Baptism is a practice, an action; it doesn’t suddenly change a person into someone else; the water is not magical. Baptismal font water is tepid tap water from the same pipes that flush the church toilets; the practice of baptism doesn’t really “wash our sins away” as it washes away smears on porcelain bowls. Thankfully, we get to keep those – our sins I mean. We get to feel them, examine them, try them, learn from them, and say goodbye to them when we are ready. The ritual of baptism isn’t a symbol of perfection or cleanliness but a symbolic practice to celebrate the divine and human ability to choose. And then, as my friend from the Exponent Retreat taught me, choose again.
Baptism doesn’t suddenly change a sinner into a saint, in fact, according to Jesus, it is the sinners who interest him most. These imperfect humans steal his heart – “I have not come to call the righteous, but the sinners,” (Mark 2:17) he says. Why? What does this mean? I think it means that sinners are precious, that maybe another word for sinner is chooser: someone who makes choices: a human.
Rachel Held Evans’s refrain always sings within me when I read the above verse: “When Jesus said he came not for the righteous, but the sinners, he meant he came for everyone.” Everyone. Me and you. So, through the practice of baptism, we accept we are sinners, we accept that Jesus chooses us, we accept that we are choosers who fail and thrive and have the miraculous ability to choose again.
At least, this is what I told myself and my eight-year-old son when he chose to be baptized.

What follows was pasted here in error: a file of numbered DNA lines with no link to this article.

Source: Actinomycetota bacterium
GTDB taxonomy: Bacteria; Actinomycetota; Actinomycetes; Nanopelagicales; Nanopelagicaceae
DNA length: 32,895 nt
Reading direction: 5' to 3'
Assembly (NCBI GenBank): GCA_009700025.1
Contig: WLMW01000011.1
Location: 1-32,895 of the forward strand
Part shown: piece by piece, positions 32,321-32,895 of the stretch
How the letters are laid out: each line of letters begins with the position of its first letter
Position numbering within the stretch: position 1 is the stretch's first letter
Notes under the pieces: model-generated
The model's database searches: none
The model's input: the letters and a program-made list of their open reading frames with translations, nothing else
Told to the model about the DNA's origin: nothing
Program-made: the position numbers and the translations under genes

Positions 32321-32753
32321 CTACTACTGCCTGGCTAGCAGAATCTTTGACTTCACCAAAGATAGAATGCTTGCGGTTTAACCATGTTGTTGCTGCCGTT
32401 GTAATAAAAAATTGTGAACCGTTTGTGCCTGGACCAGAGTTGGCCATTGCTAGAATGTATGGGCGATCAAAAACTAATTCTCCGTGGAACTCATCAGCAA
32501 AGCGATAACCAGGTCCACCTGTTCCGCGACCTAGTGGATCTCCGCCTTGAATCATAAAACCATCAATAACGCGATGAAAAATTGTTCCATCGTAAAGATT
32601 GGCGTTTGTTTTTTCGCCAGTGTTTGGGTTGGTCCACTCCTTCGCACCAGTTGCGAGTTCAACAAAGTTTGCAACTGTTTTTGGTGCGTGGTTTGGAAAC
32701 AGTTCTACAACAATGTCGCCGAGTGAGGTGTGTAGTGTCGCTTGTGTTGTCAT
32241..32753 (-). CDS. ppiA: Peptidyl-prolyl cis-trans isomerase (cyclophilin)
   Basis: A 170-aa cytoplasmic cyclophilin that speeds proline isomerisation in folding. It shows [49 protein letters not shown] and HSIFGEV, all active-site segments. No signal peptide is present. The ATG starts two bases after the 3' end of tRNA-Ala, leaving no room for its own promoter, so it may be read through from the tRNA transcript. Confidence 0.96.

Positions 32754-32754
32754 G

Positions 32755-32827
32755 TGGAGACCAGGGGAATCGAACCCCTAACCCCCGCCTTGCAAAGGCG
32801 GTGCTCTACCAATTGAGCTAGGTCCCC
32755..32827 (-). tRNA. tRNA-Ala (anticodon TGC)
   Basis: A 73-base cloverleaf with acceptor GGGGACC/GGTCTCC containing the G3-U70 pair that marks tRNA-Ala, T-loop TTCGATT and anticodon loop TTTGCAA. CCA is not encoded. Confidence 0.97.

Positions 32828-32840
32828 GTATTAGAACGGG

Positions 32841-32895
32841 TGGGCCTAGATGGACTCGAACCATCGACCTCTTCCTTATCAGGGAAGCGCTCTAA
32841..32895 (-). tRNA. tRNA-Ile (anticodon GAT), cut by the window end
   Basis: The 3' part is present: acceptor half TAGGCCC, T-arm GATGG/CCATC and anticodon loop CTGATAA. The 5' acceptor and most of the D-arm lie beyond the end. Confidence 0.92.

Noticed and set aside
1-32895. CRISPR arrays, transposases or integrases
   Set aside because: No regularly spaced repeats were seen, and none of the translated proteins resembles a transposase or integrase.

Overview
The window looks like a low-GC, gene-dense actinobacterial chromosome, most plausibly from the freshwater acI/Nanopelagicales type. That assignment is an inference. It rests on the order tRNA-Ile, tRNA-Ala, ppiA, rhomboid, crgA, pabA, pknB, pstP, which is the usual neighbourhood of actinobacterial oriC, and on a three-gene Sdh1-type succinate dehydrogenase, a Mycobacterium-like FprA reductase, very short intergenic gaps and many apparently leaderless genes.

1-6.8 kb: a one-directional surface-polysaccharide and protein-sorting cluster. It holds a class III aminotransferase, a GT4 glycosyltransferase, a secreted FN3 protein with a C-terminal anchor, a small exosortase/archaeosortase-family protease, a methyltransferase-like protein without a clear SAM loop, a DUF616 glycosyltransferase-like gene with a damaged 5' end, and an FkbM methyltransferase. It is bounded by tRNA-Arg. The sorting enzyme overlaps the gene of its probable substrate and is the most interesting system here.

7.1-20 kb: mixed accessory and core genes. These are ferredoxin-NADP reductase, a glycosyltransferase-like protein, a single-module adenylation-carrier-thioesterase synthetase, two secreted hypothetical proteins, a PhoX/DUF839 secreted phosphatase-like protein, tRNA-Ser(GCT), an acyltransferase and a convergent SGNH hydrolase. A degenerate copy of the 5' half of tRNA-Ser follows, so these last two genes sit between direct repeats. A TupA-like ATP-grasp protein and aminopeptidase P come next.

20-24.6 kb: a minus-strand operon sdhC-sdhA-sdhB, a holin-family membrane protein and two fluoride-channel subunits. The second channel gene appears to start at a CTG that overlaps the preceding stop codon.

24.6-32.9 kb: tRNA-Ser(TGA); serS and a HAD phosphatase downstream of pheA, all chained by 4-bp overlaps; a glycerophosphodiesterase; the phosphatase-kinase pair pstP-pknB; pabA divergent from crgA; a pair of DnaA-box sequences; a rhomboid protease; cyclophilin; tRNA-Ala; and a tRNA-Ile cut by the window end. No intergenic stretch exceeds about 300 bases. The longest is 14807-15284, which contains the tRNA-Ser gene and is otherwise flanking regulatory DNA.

My older girls avoided baptismal interviews with their bishop, but their little brother willingly bounced into the bishop’s office. My son accepted the invitation to pray but stumbled over the words, “Dear, dear, Heavenly . . . Dear, uh, Heavenly, I mean . . . ” His sweet little voice, which had prayed confidently in his own way many times, started to lose confidence. I have never coached my children on “the right way” to pray because I don’t believe there is one. However, we all learned the benefits of conforming that day when a little boy, instead of feeling safe enough to commune with the divine as he usually did, panicked about not knowing how to do it “right.”
I said the prayer instead, in the right way, and sweated through my shirt as I watched my son continue to stumble, unable to answer questions he had never heard and didn’t know the answers to. I didn’t either. The bishop’s ideas didn’t align with mine; he talked a lot about priesthood power, being perfect, and going to church. Nothing about the divine power within my little boy. Nothing about Jesus or who Jesus saves or sees; nothing about what baptism means to us. I had grown used to being my own authority, my own meaning-maker, and was completely surprised that this man’s church was not mine.
Because of COVID, I have been the main spiritual resource for my children. They don’t know the levels of heaven, they don’t know the levels of priesthood, they don’t know the rigid practices of this church that often err on the side of being “right” than being real. All I have had for my children is fluidity. All I have is choosing and choosing again. When my son asked to be baptized into this church, I thought of my church, the one that exists within me, the one I have been creating with my experiences and understanding.
However, occasionally, my church snags on the barbed scaffolding of the patriarchal church that exists all around me too. The one I often ignore. My son is unsure how to open a prayer in a bishop’s office because I ignored what I didn’t like, what confined me and suffocated me, and found what I love in this church.
This church has so much beauty and so many rules and practices that try to control, contain, and exclude that beauty for me. But, my precious eight-year-old son chose the songs for his baptism from the church’s primary songbook. In the opening song, we sang, “We are as different as the sun and the sea . . . we learn from problems and we’re starting to see . . . we reach together for the best we can be . . . I love you and you love me, and that’s the way it is supposed to be.”(263) So, for now, we choose this, and then we can choose again.